AUSTIN (KXAN) — Some Austin Independent School District teachers with medical conditions say they have been denied accommodation requests to teach from home for the upcoming semester.
On Oct. 30, AISD sent a letter reminding teachers they needed to reapply to work remotely for the spring semester. The letter adds responses for those requests could come as early as Monday.
The deadline to put in spring requests and medical paperwork was Nov. 15. The letter also says that starting Jan. 5, staff with pending requests will be expected to return to work in person until the accommodation is approved.
KXAN has received tips from a number of teachers who claim they were approved in the fall but were denied for the spring.
Ray Lopez-Marta is a Pre-Kindergarten teacher at Barrington Elementary, who said he had an accommodation for his Type II diabetes and a heart condition approved in the fall. On Monday, he received an email related to his request for the spring: “Denied. Upon evaluation of your request, the district is unable to offer remote work as an accommodation.”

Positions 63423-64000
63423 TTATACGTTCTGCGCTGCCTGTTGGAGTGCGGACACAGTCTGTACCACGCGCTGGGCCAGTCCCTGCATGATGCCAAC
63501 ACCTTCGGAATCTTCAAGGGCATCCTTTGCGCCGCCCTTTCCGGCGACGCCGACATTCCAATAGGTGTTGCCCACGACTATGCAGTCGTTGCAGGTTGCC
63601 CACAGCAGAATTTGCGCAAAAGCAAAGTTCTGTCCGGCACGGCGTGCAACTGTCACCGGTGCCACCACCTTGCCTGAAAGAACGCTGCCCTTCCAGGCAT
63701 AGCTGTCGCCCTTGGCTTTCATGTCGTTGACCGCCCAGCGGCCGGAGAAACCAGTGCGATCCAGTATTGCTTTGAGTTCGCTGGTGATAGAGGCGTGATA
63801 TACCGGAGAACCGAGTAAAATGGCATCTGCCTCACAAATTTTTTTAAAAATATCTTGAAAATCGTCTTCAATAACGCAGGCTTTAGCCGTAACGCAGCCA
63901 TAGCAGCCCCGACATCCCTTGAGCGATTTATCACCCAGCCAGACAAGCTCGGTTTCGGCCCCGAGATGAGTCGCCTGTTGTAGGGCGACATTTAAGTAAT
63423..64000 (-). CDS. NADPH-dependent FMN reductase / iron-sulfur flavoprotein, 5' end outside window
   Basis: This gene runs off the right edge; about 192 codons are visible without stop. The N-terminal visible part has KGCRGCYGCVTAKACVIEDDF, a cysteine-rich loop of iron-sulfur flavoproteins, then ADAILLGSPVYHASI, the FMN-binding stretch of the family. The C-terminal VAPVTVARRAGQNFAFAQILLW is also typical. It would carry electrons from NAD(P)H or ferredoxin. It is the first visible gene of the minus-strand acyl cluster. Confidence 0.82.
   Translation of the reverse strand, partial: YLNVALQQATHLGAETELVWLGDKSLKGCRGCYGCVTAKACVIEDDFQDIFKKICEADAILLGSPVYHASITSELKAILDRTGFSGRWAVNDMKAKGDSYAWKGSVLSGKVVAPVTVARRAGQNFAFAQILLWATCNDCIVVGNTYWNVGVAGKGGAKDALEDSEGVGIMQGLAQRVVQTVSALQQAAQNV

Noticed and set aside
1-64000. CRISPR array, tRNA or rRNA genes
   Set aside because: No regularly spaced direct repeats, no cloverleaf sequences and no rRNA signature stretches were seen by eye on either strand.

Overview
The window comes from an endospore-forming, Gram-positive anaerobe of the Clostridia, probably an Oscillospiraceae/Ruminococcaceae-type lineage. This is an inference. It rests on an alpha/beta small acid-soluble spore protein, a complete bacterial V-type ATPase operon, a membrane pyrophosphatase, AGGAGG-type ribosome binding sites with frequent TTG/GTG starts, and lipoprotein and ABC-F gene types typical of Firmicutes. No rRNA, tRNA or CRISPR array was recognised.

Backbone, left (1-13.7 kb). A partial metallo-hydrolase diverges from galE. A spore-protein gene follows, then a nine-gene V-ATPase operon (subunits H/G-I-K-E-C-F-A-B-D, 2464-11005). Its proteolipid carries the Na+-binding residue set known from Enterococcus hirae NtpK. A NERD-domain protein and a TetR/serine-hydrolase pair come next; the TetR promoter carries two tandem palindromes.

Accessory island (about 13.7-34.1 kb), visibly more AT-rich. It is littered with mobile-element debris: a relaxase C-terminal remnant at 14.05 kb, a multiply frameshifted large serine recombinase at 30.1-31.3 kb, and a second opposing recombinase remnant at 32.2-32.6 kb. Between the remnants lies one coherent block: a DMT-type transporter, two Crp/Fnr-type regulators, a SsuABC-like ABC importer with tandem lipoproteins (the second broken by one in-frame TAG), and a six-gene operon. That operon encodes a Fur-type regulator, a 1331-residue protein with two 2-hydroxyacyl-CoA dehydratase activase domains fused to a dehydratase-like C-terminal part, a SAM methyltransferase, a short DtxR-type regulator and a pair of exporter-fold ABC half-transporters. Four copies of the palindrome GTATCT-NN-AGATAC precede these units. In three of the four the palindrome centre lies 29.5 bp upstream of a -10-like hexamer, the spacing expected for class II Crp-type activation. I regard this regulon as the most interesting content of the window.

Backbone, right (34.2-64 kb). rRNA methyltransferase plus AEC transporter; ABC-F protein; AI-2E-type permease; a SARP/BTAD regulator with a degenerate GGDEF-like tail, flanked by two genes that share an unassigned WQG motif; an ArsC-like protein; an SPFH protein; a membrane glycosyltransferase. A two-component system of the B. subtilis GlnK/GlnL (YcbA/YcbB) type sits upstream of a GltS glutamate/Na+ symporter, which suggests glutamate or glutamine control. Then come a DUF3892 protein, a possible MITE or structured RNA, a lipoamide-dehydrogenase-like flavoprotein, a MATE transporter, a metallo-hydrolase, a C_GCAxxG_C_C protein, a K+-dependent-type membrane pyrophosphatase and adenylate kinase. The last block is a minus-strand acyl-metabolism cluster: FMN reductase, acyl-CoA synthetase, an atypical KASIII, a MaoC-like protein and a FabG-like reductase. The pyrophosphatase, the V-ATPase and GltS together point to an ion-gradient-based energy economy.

The denial letter said teachers could “continue to engage in the interactive process for other accommodations, such as requests for additional PPE or modifications to your physical work space or duties.” It added that the district put in place a number of procedures to promote staff health, including requiring masks, social distancing measures, disinfection stations, screenings and temperature checks and daily deep cleaning.
Another AISD teacher who had their accommodation denied forwarded a similar district memo they received to KXAN explaining why the request was denied.
“When considering and approving accommodations, our goal was to provide the greatest flexibility to our campus and central office staff to work remotely while supporting the instructional model and the needs of in-person learners, campuses, and departments,” the memo said. “The committee evaluated each request based on criteria including physician-verified medical risk, if the position is deemed as essential to district function or directly impacts high-needs students or populations, and the needs of the campus or department.”
We’ve reached out to the district to ask about the requests and how many have been denied or approved so far for the spring. We’ll update this story when we hear back.
There were more than 1,500 requests in the fall, and more than half of those were approved.